Jax hadn’t been kidding when he threatened to make the theme of the next week Country Western. The choice was supposed to be punishment to the entire group for the drama of the week before. That included Kendra—only because he couldn’t single her out—but he should have known better.
Country Western and guitar went hand in hand. She even managed to get around the whole cowgirl thing. He should have seen that coming. “No.”
“What do you mean no?” Kendra demanded.
He frowned at her. She was so damned resistant to branching out. “Darlin’, you are trying me.”
She laughed. “How so? This is Country Western week. Can you get more Country Western than Johnny Cash?”
“You mean The Man in Black?” He gestured toward her black jeans and T-shirt. “Way to push yourself, Ken.”
Grabbing her guitar, she gave him a defiant look before strumming the strings and belting out the first line of “Bird on a Wire.” He sank back in his chair and listened. Damn if she wasn’t singing one of the most beautiful renditions of the song he’d ever heard. Soulful and humble and filled with the pain of someone begging for forgiveness. The natural grain in her voice added a depth to the words and brought goosebumps to his skin. Damn it, he couldn’t tell her not to perform the song. This would definitely get her into the next round.
When she was done, she looked at him and grinned. “That was my mom’s favorite song. I sang it at her funeral, and I haven’t sung it since. So. It’s growth. Even if you can’t see it.”
He smiled. “All right. Johnny Cash, it is.”
“I thought you’d see it my way.”
If she kept serenading him like that, she could make him see anything her way. Yeah, he was in a little bit of trouble here. He wasn’t going to play favorites, but he couldn’t help but feel that Kendra was the most talented—and most deserving—member of his team. And that was going to skew his views whether he intended to or not.
This was a hell of a predicament.
“What?” she asked, pulling him from his thoughts.
Her lip ticked up in half a smile. “You’re staring off into space like you don’t know how to tell me my dog died.”
He chuckled. “You have a dog back home?”
“Then I guess I got out of that one.”
Her smile faded. “What are you thinking, Jax?”
“You can do this. You can make it to the end. But I’m worried I may not be the one to get you there.”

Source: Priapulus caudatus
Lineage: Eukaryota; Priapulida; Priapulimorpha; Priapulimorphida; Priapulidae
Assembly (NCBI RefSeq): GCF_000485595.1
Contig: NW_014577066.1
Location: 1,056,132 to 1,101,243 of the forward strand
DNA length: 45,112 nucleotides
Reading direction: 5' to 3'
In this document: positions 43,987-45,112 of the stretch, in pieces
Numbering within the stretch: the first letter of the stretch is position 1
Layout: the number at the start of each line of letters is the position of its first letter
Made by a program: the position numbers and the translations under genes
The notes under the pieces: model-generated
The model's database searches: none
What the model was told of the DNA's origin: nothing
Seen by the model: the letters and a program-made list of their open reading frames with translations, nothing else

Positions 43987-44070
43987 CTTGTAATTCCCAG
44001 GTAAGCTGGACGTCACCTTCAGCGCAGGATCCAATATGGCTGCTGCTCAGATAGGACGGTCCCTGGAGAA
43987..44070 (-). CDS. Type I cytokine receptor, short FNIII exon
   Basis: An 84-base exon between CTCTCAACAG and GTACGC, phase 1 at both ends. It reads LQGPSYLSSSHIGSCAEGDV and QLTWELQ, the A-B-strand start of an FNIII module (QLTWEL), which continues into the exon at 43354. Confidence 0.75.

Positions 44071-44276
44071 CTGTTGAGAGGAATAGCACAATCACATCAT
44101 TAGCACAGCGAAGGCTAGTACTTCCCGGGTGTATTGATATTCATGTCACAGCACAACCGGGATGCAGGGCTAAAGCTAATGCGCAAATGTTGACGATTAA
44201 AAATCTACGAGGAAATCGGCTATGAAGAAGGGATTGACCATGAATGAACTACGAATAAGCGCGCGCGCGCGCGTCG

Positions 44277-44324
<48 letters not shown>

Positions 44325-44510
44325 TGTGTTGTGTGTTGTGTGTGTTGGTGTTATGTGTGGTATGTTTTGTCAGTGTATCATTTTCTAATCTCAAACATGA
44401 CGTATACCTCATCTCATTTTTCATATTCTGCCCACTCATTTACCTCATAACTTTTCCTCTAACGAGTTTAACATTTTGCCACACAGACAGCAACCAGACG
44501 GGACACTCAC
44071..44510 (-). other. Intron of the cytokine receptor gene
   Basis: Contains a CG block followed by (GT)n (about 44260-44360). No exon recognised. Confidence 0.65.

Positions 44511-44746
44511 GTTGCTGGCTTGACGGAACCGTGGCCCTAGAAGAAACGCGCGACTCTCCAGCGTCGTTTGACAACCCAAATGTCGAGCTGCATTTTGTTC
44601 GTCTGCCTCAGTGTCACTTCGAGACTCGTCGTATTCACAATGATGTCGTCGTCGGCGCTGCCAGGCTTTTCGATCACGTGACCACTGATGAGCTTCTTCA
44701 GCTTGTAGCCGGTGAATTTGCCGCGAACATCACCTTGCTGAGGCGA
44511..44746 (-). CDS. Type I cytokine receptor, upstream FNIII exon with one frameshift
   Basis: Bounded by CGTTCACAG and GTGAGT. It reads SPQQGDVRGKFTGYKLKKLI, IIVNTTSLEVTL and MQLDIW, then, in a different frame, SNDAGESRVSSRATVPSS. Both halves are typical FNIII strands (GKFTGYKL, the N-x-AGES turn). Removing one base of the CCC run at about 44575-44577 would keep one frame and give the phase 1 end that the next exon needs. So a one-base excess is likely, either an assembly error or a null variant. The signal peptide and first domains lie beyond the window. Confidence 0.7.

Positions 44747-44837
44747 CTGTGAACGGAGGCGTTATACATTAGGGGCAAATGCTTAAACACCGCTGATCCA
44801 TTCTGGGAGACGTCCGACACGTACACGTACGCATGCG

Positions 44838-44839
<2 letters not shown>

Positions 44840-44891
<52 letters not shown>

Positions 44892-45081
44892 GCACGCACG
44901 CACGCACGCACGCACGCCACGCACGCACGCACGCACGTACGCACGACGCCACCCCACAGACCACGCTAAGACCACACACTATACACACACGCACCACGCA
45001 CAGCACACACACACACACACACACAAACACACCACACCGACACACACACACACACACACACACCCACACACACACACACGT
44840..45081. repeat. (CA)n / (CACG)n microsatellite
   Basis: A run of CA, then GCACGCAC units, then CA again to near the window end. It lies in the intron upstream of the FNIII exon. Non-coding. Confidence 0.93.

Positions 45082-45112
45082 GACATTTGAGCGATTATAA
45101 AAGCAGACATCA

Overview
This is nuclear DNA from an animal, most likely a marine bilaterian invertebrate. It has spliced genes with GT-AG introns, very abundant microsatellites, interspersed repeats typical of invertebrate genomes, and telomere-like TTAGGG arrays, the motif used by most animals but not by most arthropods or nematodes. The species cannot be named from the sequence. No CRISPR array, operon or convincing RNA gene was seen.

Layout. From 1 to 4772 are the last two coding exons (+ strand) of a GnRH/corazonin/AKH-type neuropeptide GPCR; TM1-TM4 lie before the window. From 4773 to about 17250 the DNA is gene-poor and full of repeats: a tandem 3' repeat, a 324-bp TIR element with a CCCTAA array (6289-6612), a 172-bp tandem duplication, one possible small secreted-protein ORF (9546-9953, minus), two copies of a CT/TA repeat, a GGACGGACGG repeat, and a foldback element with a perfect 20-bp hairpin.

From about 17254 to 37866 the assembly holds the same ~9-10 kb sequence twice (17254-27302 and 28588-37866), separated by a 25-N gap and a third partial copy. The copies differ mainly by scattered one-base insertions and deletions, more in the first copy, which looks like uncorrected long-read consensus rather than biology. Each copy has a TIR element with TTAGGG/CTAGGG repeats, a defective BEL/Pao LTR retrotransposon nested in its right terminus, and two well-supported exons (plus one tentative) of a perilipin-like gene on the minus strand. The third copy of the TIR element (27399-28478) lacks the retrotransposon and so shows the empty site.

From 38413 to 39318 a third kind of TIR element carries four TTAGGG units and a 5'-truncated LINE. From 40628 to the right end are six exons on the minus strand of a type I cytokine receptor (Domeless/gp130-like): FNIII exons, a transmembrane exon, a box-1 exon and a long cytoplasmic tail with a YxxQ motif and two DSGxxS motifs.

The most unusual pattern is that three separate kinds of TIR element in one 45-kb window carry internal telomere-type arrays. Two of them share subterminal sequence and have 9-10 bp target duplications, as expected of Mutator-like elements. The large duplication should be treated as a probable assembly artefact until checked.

She creased her brow and he wasn’t sure if she was confused or hurt. Maybe a little of both. “Why?”
He drew a breath. “I don’t think I’m pushing you as hard as you should be pushed.”
She fell back in her chair, letting the guitar rest on its back across her thighs. “You want me to do Dolly Parton?”
Jax laughed. “No.”
“I’ve practiced ‘Jolene’ a few times. Want to hear it?”
“No. You picked the right song. You were born to sing that song.”
She chuckled. “That could be a slight overstatement, but I’m glad you see it my way. So why do you look so stressed?”
He subtly tilted his head toward the camera and she lifted her brows, letting him know she got it. They weren’t talking about this in front of the cameras. But when weren’t they in front of the cameras? And after the tension their last attempt to have alone time caused, he wasn’t tempting fate again. He couldn’t risk Kendra taking any more heat than she had already. He didn’t want her getting punished by the team or the judges because of he was inexplicably drawn to her.
Instead of responding, she tilted her guitar back up and starting singing again. Refocusing on the task at hand, he put his internal debate on the backburner and started doing his job—coaching his team member so she could give the best performance possible.
Kendra wished she could take back the off the cuff confession she’d made to Jax. Sometimes she simply forgot that cameras were monitoring her every move and catching her every word. But she’d said it. She’d told him she’d sung “Bird on a Wire” for her mother’s funeral and now the producers were determined to hear the story for the pre-recorded intro to her performance.
She’d seen people breaking down on these shows a thousand times and always rolled her eyes at the outpouring of emotion, but there she was, sitting in the spotlight with tears in her eyes, trying to hold back the emotional storm as she remembered her mother lying in a hospital bed.
Her sister had emailed a few photos that undoubtedly would be spliced in over her tale of her mother’s cancer battle.
She hated this, damn it, but as she started talking about the promise she’d made her mother to keep singing, the tears that had she’d been fighting won and ran down her cheeks before she could stop them.
“Sorry,” she whispered as she turned from the camera as a thousand contestants had done before. “This is still a little raw.”
“I think that’s enough,” Jax said from somewhere.
She sighed as she wiped her cheeks even faster, trying to pull herself together before he saw any more of this mess. But then he was kneeling in front of her, a handful of tissues at the ready.
She laughed slightly as she took one. “What are you doing here?”
He frowned as he looked over his shoulder then leaned close enough to whisper. “I’d say that I don’t know, but I’m pretty sure they were waiting for this. They knew I couldn’t let you sit here and cry.”
She rolled her eyes. One slip, one unintentional moment between them had started a craze that there was a budding romance. Though Kendra and the other contestants were cut off from the Internet and most of the outside world, when she’d called her sister to ask for photos, she’d said the possibility of romance was all anyone was talking about—at home and online.
The producers were going to stoke this for all they could. The thing was, she wasn’t that upset about them trying to put her and Jax in these situations together. She was more worried about upsetting her teammates or getting Jax kicked off the show for abusing his power—or whatever—as a judge.